Tracking Green Investment: Green Transition Scoreboard Gives Insights into Global Trends

solar-farm1By: Meirav Even-Har, Toronto

As of July 2012, $3.6 trillion USD has been invested globally by the private sector since 2007. The Green Transition Scoreboard® (GTS), by Ethical Markets, tracks global private investment in the green economy. Investments are tracked in six sectors: Renewable Energy; Green Construction; Green R&D; Smart Grid; Energy Efficiency and Cleantech.

Ethical Markets Global Green R&D Report is a supplement to the Green Transition Scoreboard full report. "Significant investments in Green R&D symbolize that a company has integrated sustainability into its core strategy," reads the supplement report framing the importance of R&D.

Green R&D in Focus
Specifically tracking Green R&D dollars invested, the report provides a breakdown and discussion of Country and Sector data, while naming corporate leaders in various industries. The top three countries for greatest private investment in Green R&D are Germany at number one with over $72 billion (represented by 9 companies), followed by Japan and the United States.

German corporate leadership, according to the report, is linked to the country's automotive industry. Specifically, companies such as Volkswagen, which recently announced it will invest upwards of €76.4 billion-$97.7 billion USD- by 2016 on R&D of efficient vehicles and greening site production. Strong support for renewable energy by the German government is also driving companies such as Siemens to invest into smart grid technologies.

In second place, with over $51 billion invested (26 companies), Japan's automobile companies like Toyota, and electronic firms such as Panasonic are leading in Green R&D investment. In the United States, third on the list with over $43 billion invested (47 companies), large innovative firms such as IBM and GE have strategically shifted towards sustainability. In terms of the automobile industry in the U.S., many companies, such as GM do not publicly disclose R&D amounts invested in hybrid and/or electric vehicles, so the overall dollars invested in the U.S. are probably substantially higher.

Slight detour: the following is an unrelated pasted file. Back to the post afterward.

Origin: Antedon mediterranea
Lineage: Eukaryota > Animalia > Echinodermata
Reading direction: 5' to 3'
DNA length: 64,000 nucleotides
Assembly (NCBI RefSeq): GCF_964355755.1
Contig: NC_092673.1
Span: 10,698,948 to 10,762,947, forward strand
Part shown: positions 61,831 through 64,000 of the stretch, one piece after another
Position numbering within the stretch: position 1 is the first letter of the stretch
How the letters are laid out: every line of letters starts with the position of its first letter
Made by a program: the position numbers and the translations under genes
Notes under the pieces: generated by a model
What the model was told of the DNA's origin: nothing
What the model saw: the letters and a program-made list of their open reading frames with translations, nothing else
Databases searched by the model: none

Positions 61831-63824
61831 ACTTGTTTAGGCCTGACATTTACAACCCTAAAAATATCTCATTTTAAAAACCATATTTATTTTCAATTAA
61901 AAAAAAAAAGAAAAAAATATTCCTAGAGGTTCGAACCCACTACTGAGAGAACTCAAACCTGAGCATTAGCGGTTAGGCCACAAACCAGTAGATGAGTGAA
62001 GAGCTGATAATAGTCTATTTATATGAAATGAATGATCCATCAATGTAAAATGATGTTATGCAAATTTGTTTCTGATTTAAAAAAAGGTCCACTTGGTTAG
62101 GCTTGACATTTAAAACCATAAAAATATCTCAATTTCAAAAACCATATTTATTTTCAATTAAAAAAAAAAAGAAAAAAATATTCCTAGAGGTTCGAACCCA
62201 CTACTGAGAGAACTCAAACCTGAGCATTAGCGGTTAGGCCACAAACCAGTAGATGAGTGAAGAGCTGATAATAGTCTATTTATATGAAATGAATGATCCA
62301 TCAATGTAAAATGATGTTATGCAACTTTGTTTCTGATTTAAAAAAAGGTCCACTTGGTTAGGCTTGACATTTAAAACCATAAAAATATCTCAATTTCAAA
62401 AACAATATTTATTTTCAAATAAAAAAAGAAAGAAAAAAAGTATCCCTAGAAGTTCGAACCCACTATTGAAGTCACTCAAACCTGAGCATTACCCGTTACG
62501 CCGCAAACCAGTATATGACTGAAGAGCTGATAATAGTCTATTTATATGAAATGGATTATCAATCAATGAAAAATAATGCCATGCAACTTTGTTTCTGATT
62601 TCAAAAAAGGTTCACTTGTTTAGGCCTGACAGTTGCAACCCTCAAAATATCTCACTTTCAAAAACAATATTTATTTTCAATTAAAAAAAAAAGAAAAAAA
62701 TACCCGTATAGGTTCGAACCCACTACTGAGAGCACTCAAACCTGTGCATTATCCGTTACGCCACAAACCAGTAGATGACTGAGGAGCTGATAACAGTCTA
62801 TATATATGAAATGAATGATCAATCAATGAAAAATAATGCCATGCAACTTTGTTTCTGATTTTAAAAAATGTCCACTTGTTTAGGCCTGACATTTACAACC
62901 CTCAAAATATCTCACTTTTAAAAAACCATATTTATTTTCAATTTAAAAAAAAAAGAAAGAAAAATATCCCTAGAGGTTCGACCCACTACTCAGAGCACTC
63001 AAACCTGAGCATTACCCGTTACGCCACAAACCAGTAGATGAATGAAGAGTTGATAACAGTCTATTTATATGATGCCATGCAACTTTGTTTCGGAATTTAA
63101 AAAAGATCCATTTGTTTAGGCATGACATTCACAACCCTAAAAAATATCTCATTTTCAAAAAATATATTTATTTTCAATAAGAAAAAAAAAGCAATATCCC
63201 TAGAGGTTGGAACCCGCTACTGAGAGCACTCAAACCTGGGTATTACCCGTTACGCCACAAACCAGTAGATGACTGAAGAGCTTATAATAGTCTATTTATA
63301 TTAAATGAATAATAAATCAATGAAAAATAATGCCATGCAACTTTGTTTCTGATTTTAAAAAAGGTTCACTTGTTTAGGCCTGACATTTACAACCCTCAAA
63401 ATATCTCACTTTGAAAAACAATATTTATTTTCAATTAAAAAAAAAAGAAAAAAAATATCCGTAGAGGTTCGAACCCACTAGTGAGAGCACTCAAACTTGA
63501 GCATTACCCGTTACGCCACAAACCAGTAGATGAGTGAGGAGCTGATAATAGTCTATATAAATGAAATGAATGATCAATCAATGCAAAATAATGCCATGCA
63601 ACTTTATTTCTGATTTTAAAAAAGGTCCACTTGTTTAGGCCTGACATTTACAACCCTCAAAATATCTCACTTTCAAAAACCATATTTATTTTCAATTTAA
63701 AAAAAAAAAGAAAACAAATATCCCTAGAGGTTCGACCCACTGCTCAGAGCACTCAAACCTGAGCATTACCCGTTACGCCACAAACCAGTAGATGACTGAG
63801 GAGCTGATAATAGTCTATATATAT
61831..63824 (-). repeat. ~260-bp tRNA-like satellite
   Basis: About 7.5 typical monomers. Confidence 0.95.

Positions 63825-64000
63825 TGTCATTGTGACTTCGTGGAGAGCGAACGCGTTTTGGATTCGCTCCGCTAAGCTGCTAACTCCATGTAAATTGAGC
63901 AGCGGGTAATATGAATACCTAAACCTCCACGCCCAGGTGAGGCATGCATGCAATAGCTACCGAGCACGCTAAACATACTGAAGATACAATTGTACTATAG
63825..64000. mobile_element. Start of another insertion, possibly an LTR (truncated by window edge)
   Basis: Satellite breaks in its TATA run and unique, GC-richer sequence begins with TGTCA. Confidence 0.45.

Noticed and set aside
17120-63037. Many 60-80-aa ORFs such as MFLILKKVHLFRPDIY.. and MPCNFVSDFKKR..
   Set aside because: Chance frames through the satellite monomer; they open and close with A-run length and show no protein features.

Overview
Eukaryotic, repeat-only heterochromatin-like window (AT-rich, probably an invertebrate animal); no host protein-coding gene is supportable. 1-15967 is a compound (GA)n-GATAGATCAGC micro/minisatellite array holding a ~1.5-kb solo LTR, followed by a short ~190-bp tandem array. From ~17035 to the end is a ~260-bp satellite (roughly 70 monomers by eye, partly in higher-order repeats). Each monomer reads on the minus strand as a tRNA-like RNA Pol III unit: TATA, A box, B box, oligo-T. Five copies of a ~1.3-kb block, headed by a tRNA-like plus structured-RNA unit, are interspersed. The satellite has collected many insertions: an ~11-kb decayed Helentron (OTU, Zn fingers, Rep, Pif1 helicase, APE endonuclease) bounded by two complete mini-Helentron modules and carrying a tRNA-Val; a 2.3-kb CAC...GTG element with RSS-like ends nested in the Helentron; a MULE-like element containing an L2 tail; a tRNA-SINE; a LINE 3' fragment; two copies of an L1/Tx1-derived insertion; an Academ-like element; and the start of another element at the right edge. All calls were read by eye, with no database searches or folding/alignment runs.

Some Canadian Context...
Why is Canada 16th on the country list of Green R&D investment? I asked Timothy Jack Nash, Director of Sustainability Research at Ethical Markets Media, and Principal of Toronto based Strategic Sustainable Investments (SSI). "Canadian firms need to take bigger risks in green areas, or risk losing out to the rest of the world," Nash notes. "The rest of the world is hopping on the green bandwagon, and Canada can hop on board or risk losing competitiveness in the new global economy."

He continues by referring to recent statements by Bank of Canada Governor Mark Carney and Canadian Minister of Finance, Jim Flaherty that Canadian companies are hoarding cash reserves. Nash notes, "Instead of sitting on hundreds of millions in cash reserves, Canadian companies should be making investments to improve the efficiency of their operations and to develop innovative products with a lower environmental footprint."
According to the Global Green R&D supplement report, five Canadian companies have invested over $400 million since 2007. Canadian firms such as Magna International, Boralex, Canadian Solar, Zenn Motor and Enerkem are taking the lead in Green R&D investment and represent a variety of sectors.

"The Green Transition is happening. A major trend is underway, and investors need to recognize that investing in the green economy is a smart way to raise financial returns by solving the world's environmental problems," he concludes.


Many thanks to Timothy Jack Nash of Strategic Sustainable Investments (SSI)

Green Transition Scoreboard® 2012: From expanding Cleantech Sectors to emerging trends in Biomimicry Click HERE
Global Green R&D Report, Supplement to the Green Transition Scoreboard® (August 2012) Click HERE



Ethical Markets: Global Green R&D Report, Supplement to the Green Transition Scoreboard® (August 2012)

Les Whittington: Jim Flaherty and Mark Carney take on corporate Canada, for The Toronto Star

Image Credit: Solar Farm by Michael Mees - mcmees24 (Creative Commons via Flickr)